Eat at Joe’s

Small-town charm and home cooking just off the beaten path

READY FOR LUNCH<br>Jitterbug Joe’s owners Barbara Gehring and Steve Atworth take a breather after the breakfast rush at the outdoor seating.

Jitterbug Joe’s owners Barbara Gehring and Steve Atworth take a breather after the breakfast rush at the outdoor seating.

Photo By Mark Lore

Jitterbug Joe’s
9408 Midway, Durham
Phone: 892-9538
Hours: Mon.-Fri., 5 a.m.-3:30 p.m., Sun., 5 a.m.-2 p.m.

Jitterbug Joe’s

9408 Midway
Durham, CA 95938

(530) 892-9538

Durham (pop. 5,000), Chico’s quiet southern neighbor, is a town of ranchers and farmers, and proud of it. Nestled among a few shops, across from an empty lot housing a taco wagon, sits Jitterbug Joe’s. Passing through the small community one Saturday, I saw the roadside sign advertising burgers and pizza, and stopped in for a quick bite.

The restaurant has been around for a while (three years as Jitterbug Joe’s), but came under new ownership about a year ago. Barbara Gehring and Steve Atworth, friends who moved from the Bay Area to run Jitterbug Joe’s, are enamored of Durham and happy to serve the small “family-oriented” community. As Gehring puts it: “It feels nice here.”

The harsh red-and-yellow interior belies the cheerful charm that makes the small café a sweet little place to have a simple, country breakfast or lunch. I ordered up a sandwich and sat down to wait. Sandwiches are made to order, with a choice of meats, cheeses and breads.

I ordered a Black Forest ham and cheddar sandwich, with lettuce, tomato and mayo on a ciabatta roll, and made it a “meal deal,” which consists of a sandwich and choice of chips, potato salad or three-bean salad with a can of soda, iced tea or 12-ounce coffee. A fantastic sandwich it was, and a great price, too.

The menus are basic, composed of simple sandwiches and standard breakfast and lunch fare; meals that in their simplicity offer sustenance, as well as a nostalgic throwback to childhood and mom-made after-school sandwiches.

As the train whistle sounded, I sipped my coffee and glanced at the breakfast menu on the wall. An English muffin with egg and sausage runs $2.50, a breakfast burrito is $3.25, and toast will set you back 75 cents. I made up my mind to come back for an early repast—after all, breakfast, like a sandwich, is always better when someone else makes it.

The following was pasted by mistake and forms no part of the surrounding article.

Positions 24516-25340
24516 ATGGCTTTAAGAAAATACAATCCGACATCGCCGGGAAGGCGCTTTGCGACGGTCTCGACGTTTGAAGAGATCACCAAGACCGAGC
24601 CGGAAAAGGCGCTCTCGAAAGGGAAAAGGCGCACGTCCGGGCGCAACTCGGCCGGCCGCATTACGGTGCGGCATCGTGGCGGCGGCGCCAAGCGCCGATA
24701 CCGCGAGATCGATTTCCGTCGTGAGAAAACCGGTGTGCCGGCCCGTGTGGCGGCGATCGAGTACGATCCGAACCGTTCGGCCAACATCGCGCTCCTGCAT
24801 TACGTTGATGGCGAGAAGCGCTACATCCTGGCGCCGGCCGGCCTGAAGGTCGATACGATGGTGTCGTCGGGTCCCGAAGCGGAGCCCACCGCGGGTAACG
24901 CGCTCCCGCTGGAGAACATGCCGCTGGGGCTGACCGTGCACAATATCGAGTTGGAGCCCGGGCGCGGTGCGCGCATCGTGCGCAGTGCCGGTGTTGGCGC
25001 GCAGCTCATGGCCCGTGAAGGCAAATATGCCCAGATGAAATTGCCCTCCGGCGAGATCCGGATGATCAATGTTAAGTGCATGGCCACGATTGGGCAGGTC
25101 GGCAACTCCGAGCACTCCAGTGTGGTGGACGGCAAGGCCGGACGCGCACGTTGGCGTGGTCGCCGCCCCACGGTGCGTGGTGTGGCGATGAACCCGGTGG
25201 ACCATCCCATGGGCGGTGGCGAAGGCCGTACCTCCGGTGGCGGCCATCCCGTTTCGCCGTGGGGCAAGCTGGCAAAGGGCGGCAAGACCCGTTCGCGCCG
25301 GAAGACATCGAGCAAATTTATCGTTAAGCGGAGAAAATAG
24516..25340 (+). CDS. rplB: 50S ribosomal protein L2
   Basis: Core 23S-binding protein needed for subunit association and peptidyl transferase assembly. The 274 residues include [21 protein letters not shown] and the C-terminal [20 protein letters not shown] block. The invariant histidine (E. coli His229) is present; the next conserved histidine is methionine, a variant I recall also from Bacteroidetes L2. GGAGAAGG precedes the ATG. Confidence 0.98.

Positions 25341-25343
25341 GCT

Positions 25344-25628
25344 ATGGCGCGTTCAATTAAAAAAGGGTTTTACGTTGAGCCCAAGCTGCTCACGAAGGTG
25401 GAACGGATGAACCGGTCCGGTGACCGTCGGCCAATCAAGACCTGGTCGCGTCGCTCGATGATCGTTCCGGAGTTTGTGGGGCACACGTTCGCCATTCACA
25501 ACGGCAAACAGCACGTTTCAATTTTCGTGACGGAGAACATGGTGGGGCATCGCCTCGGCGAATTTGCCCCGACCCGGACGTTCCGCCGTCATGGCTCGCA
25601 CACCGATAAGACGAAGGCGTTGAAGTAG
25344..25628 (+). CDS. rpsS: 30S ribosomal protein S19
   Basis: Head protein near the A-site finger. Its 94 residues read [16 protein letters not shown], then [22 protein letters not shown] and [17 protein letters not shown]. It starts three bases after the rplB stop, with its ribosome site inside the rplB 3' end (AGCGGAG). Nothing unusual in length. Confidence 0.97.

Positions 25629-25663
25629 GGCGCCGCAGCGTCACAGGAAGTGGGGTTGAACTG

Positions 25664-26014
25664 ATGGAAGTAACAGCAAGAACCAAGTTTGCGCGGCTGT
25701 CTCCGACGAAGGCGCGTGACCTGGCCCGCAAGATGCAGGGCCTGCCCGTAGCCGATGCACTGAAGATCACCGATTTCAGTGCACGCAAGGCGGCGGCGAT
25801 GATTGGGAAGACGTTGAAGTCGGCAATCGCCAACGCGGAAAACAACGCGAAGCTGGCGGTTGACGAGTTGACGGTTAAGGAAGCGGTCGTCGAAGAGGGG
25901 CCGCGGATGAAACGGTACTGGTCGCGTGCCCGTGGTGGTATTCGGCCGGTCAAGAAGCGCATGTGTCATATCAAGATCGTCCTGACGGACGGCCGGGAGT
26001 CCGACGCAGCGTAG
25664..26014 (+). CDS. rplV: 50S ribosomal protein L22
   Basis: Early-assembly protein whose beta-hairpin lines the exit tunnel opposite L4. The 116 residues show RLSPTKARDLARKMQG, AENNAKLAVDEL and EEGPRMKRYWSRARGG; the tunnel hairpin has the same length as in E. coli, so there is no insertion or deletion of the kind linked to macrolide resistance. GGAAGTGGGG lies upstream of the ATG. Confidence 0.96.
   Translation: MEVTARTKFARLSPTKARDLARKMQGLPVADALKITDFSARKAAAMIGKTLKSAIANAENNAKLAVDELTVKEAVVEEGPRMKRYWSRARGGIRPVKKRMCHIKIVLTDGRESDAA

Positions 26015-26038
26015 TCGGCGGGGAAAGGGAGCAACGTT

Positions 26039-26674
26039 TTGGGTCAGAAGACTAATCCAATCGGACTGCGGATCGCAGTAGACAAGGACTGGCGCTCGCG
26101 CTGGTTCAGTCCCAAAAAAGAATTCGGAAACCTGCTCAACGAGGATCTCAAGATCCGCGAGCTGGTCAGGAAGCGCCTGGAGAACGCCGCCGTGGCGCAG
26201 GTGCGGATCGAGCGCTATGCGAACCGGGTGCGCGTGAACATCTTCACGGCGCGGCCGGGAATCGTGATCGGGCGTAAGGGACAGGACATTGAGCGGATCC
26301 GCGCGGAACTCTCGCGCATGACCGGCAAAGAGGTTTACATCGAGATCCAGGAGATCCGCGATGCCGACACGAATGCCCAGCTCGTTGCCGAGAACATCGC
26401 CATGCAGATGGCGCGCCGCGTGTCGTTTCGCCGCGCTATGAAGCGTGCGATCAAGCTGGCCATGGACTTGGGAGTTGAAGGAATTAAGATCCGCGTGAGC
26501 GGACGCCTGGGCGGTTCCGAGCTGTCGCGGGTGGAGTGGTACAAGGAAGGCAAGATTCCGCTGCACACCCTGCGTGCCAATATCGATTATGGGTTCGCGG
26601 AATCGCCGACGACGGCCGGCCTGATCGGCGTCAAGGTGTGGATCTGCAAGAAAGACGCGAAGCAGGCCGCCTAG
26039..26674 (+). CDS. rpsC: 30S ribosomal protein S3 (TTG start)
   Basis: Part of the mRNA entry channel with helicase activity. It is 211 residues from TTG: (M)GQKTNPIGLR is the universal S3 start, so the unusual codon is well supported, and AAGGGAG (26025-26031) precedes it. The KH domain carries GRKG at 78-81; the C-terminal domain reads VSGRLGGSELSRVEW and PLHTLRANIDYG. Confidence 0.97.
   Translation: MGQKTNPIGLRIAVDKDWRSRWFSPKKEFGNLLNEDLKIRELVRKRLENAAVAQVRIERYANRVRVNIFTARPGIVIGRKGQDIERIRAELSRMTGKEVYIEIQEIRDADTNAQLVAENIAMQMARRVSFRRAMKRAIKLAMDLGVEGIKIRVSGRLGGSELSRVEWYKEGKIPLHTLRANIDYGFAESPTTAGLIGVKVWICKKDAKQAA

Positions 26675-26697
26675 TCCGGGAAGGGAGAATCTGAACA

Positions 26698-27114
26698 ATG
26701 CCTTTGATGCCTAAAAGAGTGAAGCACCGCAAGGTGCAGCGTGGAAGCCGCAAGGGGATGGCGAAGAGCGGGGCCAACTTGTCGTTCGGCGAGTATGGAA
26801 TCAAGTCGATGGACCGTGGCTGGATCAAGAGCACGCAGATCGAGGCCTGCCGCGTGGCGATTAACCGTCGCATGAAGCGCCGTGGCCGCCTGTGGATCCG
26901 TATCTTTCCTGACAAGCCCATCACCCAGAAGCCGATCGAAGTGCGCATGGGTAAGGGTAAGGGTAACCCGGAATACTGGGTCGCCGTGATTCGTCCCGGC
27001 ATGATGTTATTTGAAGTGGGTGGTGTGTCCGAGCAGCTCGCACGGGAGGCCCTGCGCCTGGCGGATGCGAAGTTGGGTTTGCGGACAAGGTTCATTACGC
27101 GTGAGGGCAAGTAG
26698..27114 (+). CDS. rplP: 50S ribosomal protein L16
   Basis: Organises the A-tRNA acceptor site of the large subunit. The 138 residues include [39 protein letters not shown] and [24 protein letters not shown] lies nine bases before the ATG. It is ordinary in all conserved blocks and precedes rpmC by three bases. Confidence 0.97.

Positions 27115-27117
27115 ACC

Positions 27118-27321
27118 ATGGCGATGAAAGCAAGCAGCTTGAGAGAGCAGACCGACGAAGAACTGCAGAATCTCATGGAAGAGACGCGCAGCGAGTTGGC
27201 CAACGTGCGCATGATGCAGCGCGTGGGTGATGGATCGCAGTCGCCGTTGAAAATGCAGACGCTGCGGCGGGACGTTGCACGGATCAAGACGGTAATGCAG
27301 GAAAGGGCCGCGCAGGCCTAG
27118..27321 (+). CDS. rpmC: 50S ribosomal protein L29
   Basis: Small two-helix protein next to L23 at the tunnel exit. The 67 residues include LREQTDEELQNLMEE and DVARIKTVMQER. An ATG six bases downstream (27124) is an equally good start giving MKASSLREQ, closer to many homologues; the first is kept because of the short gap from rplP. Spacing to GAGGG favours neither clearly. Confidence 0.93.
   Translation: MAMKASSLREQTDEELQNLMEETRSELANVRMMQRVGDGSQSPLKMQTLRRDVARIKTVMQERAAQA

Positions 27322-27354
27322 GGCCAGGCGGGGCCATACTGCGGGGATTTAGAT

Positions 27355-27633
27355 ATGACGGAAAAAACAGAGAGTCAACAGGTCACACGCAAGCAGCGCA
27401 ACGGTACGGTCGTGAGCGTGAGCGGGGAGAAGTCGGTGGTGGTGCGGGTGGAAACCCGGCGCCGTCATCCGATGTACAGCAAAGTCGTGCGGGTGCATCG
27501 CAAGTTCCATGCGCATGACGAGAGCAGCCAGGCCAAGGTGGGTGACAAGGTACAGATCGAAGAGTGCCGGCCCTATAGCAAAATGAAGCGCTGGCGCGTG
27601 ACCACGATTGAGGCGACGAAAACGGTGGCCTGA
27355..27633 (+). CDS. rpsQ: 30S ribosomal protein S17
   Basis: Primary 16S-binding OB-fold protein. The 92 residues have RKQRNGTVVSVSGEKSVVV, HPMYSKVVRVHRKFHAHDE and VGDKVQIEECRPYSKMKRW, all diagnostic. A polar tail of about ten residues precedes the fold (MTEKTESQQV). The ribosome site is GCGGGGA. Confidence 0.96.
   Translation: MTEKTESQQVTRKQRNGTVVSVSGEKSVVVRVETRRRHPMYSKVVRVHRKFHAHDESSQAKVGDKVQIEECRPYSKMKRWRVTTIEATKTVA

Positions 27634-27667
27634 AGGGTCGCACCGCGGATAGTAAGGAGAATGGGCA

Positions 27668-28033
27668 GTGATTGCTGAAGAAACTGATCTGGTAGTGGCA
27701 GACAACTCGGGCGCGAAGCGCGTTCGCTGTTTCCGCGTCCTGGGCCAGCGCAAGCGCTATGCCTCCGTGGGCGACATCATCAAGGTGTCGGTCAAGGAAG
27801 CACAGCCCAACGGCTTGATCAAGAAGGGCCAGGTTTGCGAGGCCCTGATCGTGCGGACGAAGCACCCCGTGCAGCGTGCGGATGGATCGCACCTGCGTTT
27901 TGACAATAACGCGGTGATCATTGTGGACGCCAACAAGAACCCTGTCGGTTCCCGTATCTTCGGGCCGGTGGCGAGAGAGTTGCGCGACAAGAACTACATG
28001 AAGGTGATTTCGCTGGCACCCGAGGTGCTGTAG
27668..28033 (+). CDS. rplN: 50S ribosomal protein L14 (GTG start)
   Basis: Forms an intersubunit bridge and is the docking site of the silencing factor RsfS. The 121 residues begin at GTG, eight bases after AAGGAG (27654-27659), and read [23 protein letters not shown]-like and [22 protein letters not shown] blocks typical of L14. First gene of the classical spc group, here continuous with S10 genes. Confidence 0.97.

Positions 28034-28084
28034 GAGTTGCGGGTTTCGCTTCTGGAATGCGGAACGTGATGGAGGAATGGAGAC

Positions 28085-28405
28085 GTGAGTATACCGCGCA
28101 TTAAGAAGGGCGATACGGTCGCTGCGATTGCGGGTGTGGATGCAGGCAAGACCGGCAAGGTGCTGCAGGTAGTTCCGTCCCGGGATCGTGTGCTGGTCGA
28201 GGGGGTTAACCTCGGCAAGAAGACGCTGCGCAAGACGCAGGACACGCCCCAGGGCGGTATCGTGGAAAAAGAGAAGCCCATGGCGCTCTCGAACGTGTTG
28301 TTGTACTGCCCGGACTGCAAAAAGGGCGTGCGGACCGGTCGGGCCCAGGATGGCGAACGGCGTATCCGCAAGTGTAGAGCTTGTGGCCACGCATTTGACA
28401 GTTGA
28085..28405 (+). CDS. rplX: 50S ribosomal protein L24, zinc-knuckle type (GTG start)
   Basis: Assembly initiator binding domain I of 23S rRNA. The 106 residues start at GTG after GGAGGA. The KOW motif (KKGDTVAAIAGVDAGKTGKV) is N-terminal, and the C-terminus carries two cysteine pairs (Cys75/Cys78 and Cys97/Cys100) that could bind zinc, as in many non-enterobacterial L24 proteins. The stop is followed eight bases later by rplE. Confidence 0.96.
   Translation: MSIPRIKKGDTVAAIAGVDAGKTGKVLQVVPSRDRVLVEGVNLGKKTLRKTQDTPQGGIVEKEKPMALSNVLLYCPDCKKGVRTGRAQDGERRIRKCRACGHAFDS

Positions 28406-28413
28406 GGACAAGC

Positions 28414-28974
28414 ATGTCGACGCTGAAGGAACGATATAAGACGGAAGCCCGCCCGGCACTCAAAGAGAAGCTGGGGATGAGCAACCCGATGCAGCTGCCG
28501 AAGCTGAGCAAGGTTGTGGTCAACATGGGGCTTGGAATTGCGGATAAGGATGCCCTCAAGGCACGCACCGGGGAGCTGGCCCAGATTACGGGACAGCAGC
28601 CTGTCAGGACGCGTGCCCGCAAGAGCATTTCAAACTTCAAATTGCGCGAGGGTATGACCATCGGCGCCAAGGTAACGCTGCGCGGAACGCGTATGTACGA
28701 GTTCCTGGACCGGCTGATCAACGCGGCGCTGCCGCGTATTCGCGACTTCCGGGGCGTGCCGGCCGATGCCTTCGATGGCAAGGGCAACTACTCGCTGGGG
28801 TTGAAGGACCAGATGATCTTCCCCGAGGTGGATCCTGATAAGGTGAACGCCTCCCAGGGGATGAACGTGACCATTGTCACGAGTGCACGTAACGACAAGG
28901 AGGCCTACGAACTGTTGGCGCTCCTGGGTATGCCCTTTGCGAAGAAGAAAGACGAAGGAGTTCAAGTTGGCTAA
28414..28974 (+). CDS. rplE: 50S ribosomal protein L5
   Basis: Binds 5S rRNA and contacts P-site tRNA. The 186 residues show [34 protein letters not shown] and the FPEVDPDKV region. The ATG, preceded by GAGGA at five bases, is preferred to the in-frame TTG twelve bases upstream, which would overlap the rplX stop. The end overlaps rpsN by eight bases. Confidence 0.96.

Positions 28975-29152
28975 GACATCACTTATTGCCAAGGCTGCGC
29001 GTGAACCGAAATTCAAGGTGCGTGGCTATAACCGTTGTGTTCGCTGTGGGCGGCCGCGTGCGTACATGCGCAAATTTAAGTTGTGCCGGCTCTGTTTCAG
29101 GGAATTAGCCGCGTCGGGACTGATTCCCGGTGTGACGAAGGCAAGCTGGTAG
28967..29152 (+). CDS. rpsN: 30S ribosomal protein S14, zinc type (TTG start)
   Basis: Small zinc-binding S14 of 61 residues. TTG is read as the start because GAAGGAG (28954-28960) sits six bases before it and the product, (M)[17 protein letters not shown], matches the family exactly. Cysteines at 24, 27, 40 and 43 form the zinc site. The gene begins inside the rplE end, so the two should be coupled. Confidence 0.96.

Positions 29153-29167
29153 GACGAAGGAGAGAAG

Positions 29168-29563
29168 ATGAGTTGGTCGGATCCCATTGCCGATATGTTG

A friend and I drove up to Durham early in the day, marveling at the emerging almond blossoms in the morning mist. If you make the drive from Chico on the Midway, be sure to glance out the window while you’re on the overpass. A sea of pink blossoms extends as far as the eye can see, seemingly to the tree line below the still snow-covered mountains. It’s a breathtaking view we valley dwellers often take for granted, among other simple joys in life, like unadorned, good food.

Our breakfast sandwiches (egg and cheese on wheat toast for $3.25) were perfect with a hot mocha ($3.25). Coffee is supplied by Hansen Coffee out of Oakland. Having worked for the company for more than 20 years, his loyalty to the family-run roastery is obvious. He proudly explained that Hansen has been in operation for more than 100 years, is still run by the same family and is still housed in the original building.

I’ve made the drive to Durham several times, and have enjoyed a delicious tuna melt ($4.95), a huge piece of homemade lasagna ($4.95) and a great cheese sandwich ($4.95). Various donuts, cookies, breads and pastries grace the counter, and some other small desserts and sides are available, but for the most part Jitterbug Joe’s should be known for its sweet, small-town atmosphere and simple breakfast and lunch options.

The care the owners take is obvious, and I noticed that every customer is greeted with a smile, and most by name. Gehring is cheerful and kind, like a nice aunt who makes all of your favorite sandwiches.

The last time I was in, we talked about the charms of small-town life. She smiled shyly and said something that I thought summed up the welcoming feel of the small café quite nicely: “I like the farmers. I like everybody.”